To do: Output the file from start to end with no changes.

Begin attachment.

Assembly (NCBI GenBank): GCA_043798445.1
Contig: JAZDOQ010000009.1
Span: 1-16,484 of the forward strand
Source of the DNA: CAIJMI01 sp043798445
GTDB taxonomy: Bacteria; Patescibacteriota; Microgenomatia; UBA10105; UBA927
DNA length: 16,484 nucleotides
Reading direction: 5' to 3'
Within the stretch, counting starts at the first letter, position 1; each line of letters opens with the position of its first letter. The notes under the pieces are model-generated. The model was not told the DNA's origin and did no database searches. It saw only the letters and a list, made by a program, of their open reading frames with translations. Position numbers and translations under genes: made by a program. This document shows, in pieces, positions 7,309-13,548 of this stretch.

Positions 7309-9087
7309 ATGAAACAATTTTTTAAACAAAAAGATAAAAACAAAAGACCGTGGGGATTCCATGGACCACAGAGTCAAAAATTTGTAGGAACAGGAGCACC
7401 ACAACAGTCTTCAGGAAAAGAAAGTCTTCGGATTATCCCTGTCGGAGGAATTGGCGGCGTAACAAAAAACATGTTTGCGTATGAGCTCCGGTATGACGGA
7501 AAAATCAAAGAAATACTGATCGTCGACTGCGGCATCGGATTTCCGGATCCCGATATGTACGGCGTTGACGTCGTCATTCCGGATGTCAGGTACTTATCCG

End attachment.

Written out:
Assembly (NCBI GenBank): GCA_043798445.1
Contig: JAZDOQ010000009.1
Span: 1-16,484 of the forward strand
Source of the DNA: CAIJMI01 sp043798445
GTDB taxonomy: Bacteria; Patescibacteriota; Microgenomatia; UBA10105; UBA927
DNA length: 16,484 nucleotides
Reading direction: 5' to 3'
Within the stretch, counting starts at the first letter, position 1; each line of letters opens with the position of its first letter. The notes under the pieces are model-generated. The model was not told the DNA's origin and did no database searches. It saw only the letters and a list, made by a program, of their open reading frames with translations. Position numbers and translations under genes: made by a program. This document shows, in pieces, positions 7,309-13,548 of this stretch.

Positions 7309-9087
7309 ATGAAACAATTTTTTAAACAAAAAGATAAAAACAAAAGACCGTGGGGATTCCATGGACCACAGAGTCAAAAATTTGTAGGAACAGGAGCACC
7401 ACAACAGTCTTCAGGAAAAGAAAGTCTTCGGATTATCCCTGTCGGAGGAATTGGCGGCGTAACAAAAAACATGTTTGCGTATGAGCTCCGGTATGACGGA
7501 AAAATCAAAGAAATACTGATCGTCGACTGCGGCATCGGATTTCCGGATCCCGATATGTACGGCGTTGACGTCGTCATTCCGGATGTCAGGTACTTATCCG